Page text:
Mallory Nezam: I hope this campaign puts arts and culture back on the political map in St. Louis–not just on the map, but integrated into the many issues St. Louis is facing. I think the arts community in St. Louis thinks that arts and culture are integrated into many aspects of the city, but I hope that this campaign prioritizes this integrated thinking into all civic issues.
Pacia Anderson: I would like to see some form of specific plan of action or even a broad vision of how a new administration plans to not just support the arts, but to integrate creative thinking into areas of education, development, crime prevention, social services, and economic sustainability in city planning. I also hope that these campaigns recognize the tide of artists that have been elected by the people to occupy these offices and will follow that tide by placing capable, creative thinkers in their public service endeavors, whether they are elected to be mayor of St. Louis or not.
Kristin Fleischmann-Brewer: I would like to see the Mayor’s office create a Department of Arts and Culture with a Deputy in charge of developing arts policy and creating an task force. Artists and creative leaders are placed on different committees and task forces. That artists and creative people feel empowered by our work and realize we can have impact and hold our elected officials accountable as a unified voice.
Marcis Curtis: I hope we can create a more accessible and creative way to utilize the enormous assets currently being bound up in endless red tape by the Land Reutilization Authority. Thousands of buildings and vacant lots could be given to local creative people or organizations to improve access to healthy food, art and skill training opportunities, affordable housing, and community spaces. Engaging creatively with targeted communities and local workers to rehabilitate these spaces can bring enormous impact to these areas, both socially and economically.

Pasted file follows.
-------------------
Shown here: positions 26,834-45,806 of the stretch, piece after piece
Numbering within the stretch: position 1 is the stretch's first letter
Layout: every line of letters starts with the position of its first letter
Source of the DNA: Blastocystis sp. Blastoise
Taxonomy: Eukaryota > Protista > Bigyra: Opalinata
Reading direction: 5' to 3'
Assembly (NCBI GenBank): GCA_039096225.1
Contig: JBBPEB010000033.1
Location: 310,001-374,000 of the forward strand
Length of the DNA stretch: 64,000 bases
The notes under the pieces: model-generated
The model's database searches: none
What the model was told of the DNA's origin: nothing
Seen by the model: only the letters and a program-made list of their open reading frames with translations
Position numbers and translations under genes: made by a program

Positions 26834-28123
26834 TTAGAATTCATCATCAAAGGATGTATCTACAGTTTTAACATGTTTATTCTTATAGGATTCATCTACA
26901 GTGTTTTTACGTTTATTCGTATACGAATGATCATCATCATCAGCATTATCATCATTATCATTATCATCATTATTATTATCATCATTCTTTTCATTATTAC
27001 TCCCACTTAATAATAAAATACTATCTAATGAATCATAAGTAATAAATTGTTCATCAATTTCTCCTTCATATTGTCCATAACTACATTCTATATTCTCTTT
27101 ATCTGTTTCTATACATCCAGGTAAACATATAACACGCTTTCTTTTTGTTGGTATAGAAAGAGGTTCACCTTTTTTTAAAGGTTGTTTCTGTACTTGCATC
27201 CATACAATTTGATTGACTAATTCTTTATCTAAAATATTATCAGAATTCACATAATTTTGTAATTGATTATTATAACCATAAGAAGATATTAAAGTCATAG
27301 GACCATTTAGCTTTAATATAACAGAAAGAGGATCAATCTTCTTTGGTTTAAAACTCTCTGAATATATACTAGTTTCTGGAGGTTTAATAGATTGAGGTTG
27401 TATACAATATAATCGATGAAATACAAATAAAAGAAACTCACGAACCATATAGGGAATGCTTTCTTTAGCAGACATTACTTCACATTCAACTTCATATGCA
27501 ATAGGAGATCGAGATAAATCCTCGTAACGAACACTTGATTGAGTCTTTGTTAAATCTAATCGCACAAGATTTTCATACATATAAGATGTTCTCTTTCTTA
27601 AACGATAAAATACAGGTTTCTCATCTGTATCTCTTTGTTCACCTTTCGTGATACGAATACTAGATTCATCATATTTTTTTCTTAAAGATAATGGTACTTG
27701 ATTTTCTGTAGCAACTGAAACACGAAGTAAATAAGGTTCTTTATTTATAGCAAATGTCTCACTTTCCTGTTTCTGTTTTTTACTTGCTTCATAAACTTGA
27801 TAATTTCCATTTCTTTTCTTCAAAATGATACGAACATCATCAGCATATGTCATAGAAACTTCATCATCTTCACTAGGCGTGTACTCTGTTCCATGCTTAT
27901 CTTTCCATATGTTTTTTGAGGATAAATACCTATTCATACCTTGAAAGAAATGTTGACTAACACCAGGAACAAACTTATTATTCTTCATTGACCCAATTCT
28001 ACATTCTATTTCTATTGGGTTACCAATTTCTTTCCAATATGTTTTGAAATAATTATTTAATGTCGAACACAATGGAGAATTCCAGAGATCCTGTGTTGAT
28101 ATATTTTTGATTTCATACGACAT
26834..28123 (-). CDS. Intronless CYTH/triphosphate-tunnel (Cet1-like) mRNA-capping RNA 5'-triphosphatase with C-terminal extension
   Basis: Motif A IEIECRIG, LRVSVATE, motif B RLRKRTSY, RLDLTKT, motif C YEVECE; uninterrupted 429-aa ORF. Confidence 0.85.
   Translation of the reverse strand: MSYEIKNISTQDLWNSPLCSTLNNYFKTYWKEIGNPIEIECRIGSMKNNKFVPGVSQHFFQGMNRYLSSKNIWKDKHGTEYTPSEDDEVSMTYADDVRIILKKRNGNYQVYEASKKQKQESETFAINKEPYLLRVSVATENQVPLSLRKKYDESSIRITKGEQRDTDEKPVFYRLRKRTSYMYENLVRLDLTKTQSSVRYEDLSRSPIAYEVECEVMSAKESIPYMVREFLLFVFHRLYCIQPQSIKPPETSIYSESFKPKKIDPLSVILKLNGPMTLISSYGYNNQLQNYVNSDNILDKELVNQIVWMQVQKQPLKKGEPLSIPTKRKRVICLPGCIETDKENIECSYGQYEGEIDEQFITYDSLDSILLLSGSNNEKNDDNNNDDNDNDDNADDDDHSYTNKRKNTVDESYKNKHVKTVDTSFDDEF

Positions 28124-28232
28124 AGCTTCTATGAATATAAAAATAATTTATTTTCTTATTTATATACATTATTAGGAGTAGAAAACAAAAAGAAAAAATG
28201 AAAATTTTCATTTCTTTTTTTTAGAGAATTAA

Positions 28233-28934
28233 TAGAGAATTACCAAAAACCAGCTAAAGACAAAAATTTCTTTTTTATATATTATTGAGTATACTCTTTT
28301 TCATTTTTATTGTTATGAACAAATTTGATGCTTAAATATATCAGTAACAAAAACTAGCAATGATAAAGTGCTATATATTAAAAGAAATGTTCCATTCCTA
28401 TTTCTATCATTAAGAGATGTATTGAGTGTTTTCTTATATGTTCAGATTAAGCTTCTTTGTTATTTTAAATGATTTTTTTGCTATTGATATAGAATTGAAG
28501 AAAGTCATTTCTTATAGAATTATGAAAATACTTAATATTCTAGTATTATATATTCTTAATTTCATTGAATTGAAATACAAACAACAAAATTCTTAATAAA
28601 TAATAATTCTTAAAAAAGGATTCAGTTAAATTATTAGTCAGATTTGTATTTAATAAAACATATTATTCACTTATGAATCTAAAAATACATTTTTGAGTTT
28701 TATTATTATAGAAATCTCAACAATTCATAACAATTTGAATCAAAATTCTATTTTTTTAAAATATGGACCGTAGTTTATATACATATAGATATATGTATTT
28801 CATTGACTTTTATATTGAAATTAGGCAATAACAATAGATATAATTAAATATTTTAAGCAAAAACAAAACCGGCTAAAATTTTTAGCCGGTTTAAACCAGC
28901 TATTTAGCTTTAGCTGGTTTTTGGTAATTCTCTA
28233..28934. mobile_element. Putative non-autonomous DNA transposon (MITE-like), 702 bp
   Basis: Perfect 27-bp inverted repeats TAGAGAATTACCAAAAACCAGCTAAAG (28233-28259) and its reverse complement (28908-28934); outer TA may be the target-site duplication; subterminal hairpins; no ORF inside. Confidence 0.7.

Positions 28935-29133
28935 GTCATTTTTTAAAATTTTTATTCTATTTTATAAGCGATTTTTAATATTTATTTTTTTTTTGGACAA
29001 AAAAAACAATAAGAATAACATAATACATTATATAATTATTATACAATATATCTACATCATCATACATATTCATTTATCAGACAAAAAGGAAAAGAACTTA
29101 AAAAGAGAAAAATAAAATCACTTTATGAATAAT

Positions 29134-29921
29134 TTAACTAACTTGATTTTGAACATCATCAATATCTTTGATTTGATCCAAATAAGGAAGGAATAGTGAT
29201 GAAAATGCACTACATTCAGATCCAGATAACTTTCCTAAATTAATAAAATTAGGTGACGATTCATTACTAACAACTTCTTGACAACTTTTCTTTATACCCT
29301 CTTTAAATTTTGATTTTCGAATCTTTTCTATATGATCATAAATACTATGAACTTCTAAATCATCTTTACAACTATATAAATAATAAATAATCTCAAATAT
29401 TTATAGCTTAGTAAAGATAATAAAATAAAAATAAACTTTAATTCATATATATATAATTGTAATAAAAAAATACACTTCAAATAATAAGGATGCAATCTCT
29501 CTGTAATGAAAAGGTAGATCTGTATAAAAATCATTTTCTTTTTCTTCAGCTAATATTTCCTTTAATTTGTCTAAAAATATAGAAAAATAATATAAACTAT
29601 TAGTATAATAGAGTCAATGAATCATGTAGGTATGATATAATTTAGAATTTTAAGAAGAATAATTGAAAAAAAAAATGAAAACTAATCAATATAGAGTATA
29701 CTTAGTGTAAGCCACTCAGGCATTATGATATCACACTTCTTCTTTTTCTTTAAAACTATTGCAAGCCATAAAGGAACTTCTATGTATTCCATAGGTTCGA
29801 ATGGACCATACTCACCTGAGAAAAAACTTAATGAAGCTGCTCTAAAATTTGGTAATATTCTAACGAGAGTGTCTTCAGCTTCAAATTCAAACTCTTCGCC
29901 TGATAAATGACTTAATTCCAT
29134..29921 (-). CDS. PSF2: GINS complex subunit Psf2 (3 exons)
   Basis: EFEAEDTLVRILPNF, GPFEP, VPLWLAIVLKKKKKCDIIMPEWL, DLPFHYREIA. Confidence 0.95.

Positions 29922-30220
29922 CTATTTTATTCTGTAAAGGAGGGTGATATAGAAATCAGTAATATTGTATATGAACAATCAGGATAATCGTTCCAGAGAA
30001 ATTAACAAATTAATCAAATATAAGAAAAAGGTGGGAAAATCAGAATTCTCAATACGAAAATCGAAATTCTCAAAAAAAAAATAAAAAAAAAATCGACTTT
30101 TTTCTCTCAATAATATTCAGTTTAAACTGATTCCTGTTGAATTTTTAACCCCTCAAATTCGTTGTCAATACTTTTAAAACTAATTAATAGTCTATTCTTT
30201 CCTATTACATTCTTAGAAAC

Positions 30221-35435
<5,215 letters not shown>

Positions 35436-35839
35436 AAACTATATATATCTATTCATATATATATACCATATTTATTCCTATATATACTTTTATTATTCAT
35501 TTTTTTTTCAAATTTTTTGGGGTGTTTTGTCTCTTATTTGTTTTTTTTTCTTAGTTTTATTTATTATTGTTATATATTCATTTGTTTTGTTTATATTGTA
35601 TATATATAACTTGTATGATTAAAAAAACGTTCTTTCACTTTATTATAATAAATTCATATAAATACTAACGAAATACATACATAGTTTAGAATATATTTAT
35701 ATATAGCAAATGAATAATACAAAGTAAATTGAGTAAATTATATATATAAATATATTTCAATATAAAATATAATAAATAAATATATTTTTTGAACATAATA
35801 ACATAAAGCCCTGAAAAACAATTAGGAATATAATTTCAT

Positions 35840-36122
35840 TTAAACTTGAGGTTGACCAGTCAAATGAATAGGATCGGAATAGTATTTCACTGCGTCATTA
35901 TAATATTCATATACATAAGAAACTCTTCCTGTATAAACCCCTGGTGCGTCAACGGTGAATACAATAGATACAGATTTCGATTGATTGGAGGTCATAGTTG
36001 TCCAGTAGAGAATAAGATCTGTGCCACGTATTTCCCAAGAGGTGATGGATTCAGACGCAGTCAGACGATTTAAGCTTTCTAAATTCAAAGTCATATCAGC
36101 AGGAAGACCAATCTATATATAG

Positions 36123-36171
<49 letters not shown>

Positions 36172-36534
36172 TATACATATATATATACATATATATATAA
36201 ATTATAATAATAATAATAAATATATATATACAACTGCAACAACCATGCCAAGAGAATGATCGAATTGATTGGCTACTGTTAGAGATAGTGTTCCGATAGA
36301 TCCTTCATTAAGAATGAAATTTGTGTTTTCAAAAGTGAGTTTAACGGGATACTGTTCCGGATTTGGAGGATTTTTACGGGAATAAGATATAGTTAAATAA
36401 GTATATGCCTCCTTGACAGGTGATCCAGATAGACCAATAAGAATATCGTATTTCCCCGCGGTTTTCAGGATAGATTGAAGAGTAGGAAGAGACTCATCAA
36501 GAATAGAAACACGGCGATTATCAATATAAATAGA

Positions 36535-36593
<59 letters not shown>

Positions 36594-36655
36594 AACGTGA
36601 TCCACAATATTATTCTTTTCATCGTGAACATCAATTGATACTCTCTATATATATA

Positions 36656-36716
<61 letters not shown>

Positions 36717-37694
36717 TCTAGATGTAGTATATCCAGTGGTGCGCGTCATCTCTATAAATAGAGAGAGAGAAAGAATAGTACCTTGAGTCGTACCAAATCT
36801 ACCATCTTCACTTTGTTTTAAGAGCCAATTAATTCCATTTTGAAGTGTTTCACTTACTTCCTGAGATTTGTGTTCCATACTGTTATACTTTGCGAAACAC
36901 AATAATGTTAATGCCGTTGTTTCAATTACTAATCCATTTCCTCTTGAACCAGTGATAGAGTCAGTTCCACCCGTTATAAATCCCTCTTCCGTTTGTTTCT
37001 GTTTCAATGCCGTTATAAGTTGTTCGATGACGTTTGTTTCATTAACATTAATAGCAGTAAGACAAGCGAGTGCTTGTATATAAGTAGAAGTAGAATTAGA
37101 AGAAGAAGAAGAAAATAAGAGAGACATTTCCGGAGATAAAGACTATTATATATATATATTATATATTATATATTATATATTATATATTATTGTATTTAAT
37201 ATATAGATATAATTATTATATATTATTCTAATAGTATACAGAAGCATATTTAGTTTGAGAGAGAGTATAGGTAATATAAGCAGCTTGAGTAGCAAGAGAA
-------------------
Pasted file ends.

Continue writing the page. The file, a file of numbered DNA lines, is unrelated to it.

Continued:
Michael Allen: I hope that Citizen Artist builds as an organized movement structure.
What role did the national elections have in you organizing locally?
Mallory Nezam: I have always been politically active, but the national elections inspired me to take stock of the greatest political effect I could have, which was on the local level, as well as to take stock of the value of collective organizing. I also think the elections were pivotal in reminding me to–frankly–whine about issues I care about. To not assume that people care or that politicians know that people care. So here we are as CASTL beating our drum of arts and culture and declaring loudly that is matters, and demanding that mayoral candidates tell us how they will commit to our cause. I sort of felt like if certain constituencies can complain that their jobs are disappearing in rural America (even though they attribute the causes to false perpetrators rather than globalization and automation) then we ought to actually get on a pedestal and yell about the fact that arts education is continually defunded, for example. I also felt that the new federal administration had and will fail artists and that the only way to advocate is at the local level.
Pacia Anderson: The national elections further highlighted for me the importance of organizing in the places where we can be most effective, and to take an honest inventory of my own abilities and skill sets to apply them where they will do the most good. I realize that not all of us have lifestyles or temperaments for large-scale organizing work, or the patience for working within the national political matrix of top-down mobilization. The national elections reaffirmed my belief that “all politics is local” and that the best way that I can effect the most change is to focus on working in the place where I live, collectively with the folks who live here too–where the policies and decisions effect my community and family the most.
Kristin Fleischmann-Brewer: The results of the election were the final push I needed to open up the conversation to a broader group of friends and colleagues, and ask: Can we do this? Should we do this?